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"The Conservatee claimed irreparable harm to her interests in her testimony and, more specifically, the Conservatee's objection to the continuation of the voluntary Conservatorship and her desire to terminate the Conservatorship," Bessemer Trust wrote in a petition filed Thursday, CNN reports. "Petitioner has heard the Conservatee and respects her wishes."
The petition specified that the decision is a direct "result of the conservatee's testimony at the June 23 hearing," National Public Radio reports.
During that hearing, Spears told Los Angeles Superior Court Judge Brenda Penny that she wanted out of her conservatorship during a 23-minute speech, describing it as “controlling” and “abusive.”
The 39-year-old pleaded with the judge, telling her that since the conservatorship was put into place 13 years ago, she has been forced to work and perform against her will while ill, pushed into a mental health facility as punishment for not wanting to do a specific dance move, and forced to take lithium. She said she is not allowed to marry her partner or have another child, claiming her conservators won’t allow her to have her IUD removed.
Not mincing words, the “Overprotected” singer also told Penny she feels that her father, Jamie Spears, should be “in jail.” He has largely overseen the conservatorship since it was put in place in 2008, though he said he's had no control over his daughter’s personal affairs for nearly two years.
Bessemer Trust’s request came one day after Penny denied the singer’s request to have Jamie Spears removed as a conservator on her estate and for Bessemer Trust Company to become sole conservator in his place. The request was filed as a motion by Britney’s court-appointed attorney Samuel D. Ingham III back in November. While Bessemer Trust was installed as a co-conservator upon her lawyer’s request, the financial firm now firmly states that in light of Britney’s claims, it doesn’t want control over her finances.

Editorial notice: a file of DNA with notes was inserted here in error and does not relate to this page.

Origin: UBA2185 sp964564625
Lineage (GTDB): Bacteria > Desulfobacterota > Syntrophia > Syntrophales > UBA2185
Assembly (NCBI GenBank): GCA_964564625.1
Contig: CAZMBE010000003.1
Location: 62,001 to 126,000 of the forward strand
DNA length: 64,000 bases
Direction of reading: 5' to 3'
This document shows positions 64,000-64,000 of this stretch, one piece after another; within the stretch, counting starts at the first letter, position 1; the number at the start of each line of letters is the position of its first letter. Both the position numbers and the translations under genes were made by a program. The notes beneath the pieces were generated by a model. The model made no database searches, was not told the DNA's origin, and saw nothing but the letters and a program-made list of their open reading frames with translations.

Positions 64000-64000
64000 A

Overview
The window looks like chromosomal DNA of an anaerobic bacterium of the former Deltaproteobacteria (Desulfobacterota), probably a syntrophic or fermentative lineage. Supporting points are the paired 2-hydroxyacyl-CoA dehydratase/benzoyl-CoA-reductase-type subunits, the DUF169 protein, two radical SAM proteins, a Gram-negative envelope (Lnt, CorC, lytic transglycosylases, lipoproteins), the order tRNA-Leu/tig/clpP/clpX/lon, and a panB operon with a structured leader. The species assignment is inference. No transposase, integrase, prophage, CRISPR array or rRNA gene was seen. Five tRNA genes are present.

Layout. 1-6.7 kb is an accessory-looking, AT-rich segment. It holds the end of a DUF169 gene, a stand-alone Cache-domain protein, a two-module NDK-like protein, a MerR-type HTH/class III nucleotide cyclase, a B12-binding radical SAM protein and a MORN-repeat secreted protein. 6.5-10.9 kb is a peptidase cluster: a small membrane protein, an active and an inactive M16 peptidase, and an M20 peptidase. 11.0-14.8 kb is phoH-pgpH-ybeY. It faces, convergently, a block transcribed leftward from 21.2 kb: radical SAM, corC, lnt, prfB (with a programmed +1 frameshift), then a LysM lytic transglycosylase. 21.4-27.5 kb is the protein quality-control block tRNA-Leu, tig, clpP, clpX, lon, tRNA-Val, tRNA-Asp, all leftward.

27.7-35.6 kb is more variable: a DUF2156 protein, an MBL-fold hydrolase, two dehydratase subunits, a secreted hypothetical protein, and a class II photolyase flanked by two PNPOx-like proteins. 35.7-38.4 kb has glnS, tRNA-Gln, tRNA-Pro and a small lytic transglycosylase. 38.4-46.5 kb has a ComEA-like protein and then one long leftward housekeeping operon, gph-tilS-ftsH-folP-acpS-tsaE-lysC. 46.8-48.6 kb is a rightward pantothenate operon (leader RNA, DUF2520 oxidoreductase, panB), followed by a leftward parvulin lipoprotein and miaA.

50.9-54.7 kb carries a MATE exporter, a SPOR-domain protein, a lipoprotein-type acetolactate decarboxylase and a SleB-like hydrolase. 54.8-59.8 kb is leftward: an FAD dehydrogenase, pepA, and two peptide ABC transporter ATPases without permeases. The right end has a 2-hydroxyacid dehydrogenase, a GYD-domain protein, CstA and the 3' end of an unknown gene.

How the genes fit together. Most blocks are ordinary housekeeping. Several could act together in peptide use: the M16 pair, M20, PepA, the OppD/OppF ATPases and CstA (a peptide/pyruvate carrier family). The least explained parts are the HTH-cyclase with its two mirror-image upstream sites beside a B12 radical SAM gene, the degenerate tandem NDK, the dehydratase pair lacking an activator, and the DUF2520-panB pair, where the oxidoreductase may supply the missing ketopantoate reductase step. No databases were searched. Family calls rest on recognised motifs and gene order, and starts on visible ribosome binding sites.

“Either the allegations will be shown to be true, in which case corrective action will be taken or they will be shown to be false, in which case the conservatorship can continue its course,” Jamie’s filings states. “It is not acceptable for the Conservators or the Court to do nothing.”
Jodi Montgomery was installed as conservator of Spears' person in 2019, a post previously filled by her father, who remained a key decision maker in her financial and business dealings.
Montgomery's attorney LaurieAnn Wright told Oxygen.com via a statement that “Britney’s choice to marry and to start a family [has] never been impacted by the conservatorship while Ms. Montgomery has been conservator of the person.”
Ingham has not responded to Oxygen.com's requests for comment this week but has previously said he cannot comment due to pending litigation.
Conservatorships are typically employed for people who are deemed unable to make key decisions for themselves, yet the fact that Britney has never really stopped working, including her spearheading of an enormously successful multi-year Las Vegas residency, had fans crying foul at the constraints she's been placed under for years. Spears compared her seven-day work schedule with no days off to “sex trafficking” last week. Court documents obtained by the New York Times last week showed that Britney raised questions about the arrangement, and her father's fitness to oversee it, for years.
The next court date for the case is scheduled for July 14.
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